Donald Trump’s challenge to the results of the last presidential elections in the US has reignited debates over the use of technology in the voting process. As many voices are raised to recommend the use of blockchain, several gray areas still exist. Chief Architect and Head of Information Security at Evernym, a self-sovereign identity solution, Daniel Hardman explained the benefits of using blockchain in the electoral process.
The blockchain can guarantee the reliability of electoral lists and that of votes cast
From the outset, the information security specialist made known the two major points on which blockchain would bring more transparency. It is the reliability of the electoral lists and that of the votes cast by the names appearing on this list. “Basically blockchain can provide a way for voters to be reliably and securely registered to vote, and then when the votes are cast, it can be a mechanism to prove that someone has the right to vote, based on his prior registration. It can provide certain characteristics that would help verify a vote in an election, ”he said.
He then returned to the points raised by the Trump camp to question the proclaimed results. These include allegations relating to faulty or manipulated voting machines and also falsification of ballot papers. For these specific cases, Mr. Hardman recalled that the blockchain was endowed with characteristics allowing more robust audits able to dispel any doubt. To ensure that the votes recorded on the blockchain come from citizens who have only voted once, he mentioned the possibility of performing an end-to-end verification. “In the end, you prove that for any given entry, you can express exactly one voice », He assured.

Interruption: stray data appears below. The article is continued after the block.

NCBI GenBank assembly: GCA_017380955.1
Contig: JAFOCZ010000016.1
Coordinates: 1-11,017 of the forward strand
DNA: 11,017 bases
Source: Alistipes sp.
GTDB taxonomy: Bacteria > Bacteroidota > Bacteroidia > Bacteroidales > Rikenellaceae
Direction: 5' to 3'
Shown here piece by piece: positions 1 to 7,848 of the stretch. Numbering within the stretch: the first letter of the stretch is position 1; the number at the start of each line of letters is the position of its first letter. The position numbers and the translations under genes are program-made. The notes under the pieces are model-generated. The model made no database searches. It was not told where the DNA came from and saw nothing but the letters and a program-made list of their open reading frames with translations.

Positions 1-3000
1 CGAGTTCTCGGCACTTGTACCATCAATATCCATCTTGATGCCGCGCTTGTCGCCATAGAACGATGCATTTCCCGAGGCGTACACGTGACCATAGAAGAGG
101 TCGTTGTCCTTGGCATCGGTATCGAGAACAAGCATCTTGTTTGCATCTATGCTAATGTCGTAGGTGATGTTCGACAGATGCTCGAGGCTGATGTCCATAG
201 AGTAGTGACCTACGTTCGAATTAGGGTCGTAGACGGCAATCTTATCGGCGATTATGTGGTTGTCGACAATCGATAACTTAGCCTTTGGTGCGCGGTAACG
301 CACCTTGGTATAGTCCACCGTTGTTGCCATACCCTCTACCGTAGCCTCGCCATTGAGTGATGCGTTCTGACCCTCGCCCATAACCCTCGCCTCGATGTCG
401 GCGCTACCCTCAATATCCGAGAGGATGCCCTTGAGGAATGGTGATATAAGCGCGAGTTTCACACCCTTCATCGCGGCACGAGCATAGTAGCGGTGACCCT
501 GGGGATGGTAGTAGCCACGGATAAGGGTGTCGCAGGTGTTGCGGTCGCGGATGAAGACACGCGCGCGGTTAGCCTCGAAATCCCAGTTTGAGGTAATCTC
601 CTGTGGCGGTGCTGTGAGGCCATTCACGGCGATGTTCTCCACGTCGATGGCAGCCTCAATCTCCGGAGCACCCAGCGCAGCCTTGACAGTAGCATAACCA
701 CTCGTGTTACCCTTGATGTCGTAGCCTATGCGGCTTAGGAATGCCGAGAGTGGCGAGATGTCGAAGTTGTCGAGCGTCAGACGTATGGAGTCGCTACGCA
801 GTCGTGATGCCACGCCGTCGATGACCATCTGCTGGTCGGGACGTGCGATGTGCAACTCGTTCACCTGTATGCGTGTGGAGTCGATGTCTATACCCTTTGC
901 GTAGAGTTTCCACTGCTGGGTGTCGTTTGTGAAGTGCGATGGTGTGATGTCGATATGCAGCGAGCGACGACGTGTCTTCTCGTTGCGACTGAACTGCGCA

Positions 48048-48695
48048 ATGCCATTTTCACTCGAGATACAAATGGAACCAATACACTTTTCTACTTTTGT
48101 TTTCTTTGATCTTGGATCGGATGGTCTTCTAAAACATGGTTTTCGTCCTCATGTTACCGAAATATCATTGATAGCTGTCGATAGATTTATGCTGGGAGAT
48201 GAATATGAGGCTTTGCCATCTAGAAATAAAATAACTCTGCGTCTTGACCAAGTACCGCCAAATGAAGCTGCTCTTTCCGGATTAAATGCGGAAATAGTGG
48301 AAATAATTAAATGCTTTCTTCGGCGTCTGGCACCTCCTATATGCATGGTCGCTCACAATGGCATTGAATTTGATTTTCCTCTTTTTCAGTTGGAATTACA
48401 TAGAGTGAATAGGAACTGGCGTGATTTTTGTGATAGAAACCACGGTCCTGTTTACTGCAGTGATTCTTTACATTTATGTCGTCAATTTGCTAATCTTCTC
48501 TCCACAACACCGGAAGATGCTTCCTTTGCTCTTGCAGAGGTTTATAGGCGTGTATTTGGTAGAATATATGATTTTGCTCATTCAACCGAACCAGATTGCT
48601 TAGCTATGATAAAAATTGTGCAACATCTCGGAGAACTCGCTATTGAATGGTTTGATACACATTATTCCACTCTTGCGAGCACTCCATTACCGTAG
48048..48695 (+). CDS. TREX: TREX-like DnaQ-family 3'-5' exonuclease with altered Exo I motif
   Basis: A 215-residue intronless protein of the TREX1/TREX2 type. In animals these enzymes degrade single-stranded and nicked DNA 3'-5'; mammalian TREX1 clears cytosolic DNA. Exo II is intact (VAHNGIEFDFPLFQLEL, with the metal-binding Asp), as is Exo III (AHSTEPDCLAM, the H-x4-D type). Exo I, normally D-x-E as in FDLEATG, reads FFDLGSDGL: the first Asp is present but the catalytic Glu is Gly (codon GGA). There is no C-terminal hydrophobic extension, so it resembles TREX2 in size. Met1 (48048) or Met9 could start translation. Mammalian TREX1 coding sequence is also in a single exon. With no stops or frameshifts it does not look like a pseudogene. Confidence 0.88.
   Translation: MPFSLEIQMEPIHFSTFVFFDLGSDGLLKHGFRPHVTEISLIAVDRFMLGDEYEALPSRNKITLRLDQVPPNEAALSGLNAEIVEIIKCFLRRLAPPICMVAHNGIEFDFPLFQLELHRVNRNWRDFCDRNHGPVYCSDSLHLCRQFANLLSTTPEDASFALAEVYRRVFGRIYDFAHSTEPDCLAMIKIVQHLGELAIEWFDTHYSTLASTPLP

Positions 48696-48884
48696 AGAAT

What about the confidentiality of personal data?
The implementation of end-to-end verification involves the biometric identification of voters and therefore the use of some of their personal data. There is therefore a risk that governments and companies may use this information for purely self-serving purposes. To this concern, Mr. Hardman proposes the use of a blockchain solution called Zero-knowledge proofs. This allows verify the identity of a voter without revealing their private data.
“You ask a person at the time of registration to strongly identify themselves, you know, who they are, where they live and so on, but when they vote, what you are asking her is to prove that she has the privilege of voting without revealing who she is. You also ask them to prove that their vote has not already been recorded in the system […] which ensures that you cannot vote twice Mr. Hardman explained.
Despite such a clear presentation of the benefits of using blockchain in an election, concrete cases of its effectiveness are still missing. The year 2021 may be the answer to this unknown if a country experiences it.